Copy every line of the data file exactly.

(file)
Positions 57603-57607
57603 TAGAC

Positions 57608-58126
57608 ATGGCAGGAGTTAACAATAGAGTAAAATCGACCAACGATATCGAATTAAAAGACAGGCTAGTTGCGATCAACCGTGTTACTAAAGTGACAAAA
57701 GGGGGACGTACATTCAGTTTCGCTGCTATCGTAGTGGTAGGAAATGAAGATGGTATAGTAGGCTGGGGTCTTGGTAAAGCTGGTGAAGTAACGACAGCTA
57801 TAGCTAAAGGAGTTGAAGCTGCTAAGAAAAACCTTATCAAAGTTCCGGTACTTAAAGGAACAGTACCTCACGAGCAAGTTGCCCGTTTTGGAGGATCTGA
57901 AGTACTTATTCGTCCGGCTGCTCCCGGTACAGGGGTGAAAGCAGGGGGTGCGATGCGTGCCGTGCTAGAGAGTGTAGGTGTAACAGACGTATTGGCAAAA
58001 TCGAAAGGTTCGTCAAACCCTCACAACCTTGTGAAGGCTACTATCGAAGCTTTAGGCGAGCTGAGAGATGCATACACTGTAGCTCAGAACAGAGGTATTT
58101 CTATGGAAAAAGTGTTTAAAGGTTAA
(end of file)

Positions 57603-57607
57603 TAGAC

Positions 57608-58126
57608 ATGGCAGGAGTTAACAATAGAGTAAAATCGACCAACGATATCGAATTAAAAGACAGGCTAGTTGCGATCAACCGTGTTACTAAAGTGACAAAA
57701 GGGGGACGTACATTCAGTTTCGCTGCTATCGTAGTGGTAGGAAATGAAGATGGTATAGTAGGCTGGGGTCTTGGTAAAGCTGGTGAAGTAACGACAGCTA
57801 TAGCTAAAGGAGTTGAAGCTGCTAAGAAAAACCTTATCAAAGTTCCGGTACTTAAAGGAACAGTACCTCACGAGCAAGTTGCCCGTTTTGGAGGATCTGA
57901 AGTACTTATTCGTCCGGCTGCTCCCGGTACAGGGGTGAAAGCAGGGGGTGCGATGCGTGCCGTGCTAGAGAGTGTAGGTGTAACAGACGTATTGGCAAAA
58001 TCGAAAGGTTCGTCAAACCCTCACAACCTTGTGAAGGCTACTATCGAAGCTTTAGGCGAGCTGAGAGATGCATACACTGTAGCTCAGAACAGAGGTATTT
58101 CTATGGAAAAAGTGTTTAAAGGTTAA